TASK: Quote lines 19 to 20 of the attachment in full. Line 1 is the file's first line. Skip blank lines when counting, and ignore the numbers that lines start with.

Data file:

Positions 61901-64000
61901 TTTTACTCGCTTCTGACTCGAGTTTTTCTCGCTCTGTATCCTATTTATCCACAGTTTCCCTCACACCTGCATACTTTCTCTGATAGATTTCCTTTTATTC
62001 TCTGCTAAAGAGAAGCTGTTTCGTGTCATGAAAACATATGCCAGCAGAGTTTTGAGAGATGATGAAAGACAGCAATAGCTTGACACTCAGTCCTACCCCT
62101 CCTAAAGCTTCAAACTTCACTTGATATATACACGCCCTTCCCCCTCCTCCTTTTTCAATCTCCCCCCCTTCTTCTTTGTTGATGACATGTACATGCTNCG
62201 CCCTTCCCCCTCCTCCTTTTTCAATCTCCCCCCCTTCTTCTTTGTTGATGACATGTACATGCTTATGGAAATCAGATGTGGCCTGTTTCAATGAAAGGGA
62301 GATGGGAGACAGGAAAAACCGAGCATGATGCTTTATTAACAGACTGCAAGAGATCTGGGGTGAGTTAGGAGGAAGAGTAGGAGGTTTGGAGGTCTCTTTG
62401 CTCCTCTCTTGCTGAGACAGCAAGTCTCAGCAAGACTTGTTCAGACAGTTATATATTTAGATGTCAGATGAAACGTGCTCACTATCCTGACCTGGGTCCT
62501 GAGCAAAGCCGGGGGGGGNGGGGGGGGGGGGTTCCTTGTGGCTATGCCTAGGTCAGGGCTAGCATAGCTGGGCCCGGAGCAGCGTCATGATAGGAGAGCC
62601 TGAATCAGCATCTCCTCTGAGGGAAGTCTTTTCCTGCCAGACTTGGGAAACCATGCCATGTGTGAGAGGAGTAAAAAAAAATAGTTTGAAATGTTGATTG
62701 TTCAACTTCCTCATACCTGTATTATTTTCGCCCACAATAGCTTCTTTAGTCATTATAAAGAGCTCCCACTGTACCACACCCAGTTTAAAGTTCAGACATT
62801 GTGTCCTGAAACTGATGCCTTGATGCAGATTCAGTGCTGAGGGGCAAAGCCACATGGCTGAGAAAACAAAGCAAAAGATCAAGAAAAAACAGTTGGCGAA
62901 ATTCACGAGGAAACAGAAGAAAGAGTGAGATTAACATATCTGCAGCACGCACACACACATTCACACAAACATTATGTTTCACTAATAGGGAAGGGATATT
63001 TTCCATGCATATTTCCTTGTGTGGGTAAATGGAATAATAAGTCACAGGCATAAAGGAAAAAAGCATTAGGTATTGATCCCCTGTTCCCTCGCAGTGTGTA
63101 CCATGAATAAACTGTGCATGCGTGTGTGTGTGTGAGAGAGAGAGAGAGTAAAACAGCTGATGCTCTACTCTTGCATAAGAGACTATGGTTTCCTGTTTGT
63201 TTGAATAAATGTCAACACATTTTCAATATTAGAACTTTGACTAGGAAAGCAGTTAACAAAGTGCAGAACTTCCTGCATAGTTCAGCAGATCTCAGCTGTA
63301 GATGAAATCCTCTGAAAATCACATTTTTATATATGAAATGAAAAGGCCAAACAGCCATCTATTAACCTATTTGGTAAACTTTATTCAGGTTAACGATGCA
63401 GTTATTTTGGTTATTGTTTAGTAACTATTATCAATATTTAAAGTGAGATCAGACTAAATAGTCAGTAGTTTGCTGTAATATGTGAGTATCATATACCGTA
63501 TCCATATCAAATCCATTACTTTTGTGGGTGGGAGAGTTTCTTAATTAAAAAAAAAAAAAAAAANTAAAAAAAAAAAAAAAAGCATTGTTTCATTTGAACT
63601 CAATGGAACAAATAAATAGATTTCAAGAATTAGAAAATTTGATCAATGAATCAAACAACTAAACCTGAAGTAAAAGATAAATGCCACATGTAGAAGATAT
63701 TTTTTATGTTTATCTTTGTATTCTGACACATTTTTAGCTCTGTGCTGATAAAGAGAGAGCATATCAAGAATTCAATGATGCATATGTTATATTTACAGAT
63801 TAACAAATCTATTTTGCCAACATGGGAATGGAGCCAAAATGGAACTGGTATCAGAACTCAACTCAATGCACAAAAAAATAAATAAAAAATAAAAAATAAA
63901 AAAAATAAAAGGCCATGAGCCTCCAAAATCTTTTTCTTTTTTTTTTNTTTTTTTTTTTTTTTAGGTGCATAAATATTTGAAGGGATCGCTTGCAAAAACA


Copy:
63601 CAATGGAACAAATAAATAGATTTCAAGAATTAGAAAATTTGATCAATGAATCAAACAACTAAACCTGAAGTAAAAGATAAATGCCACATGTAGAAGATAT
63701 TTTTTATGTTTATCTTTGTATTCTGACACATTTTTAGCTCTGTGCTGATAAAGAGAGAGCATATCAAGAATTCAATGATGCATATGTTATATTTACAGAT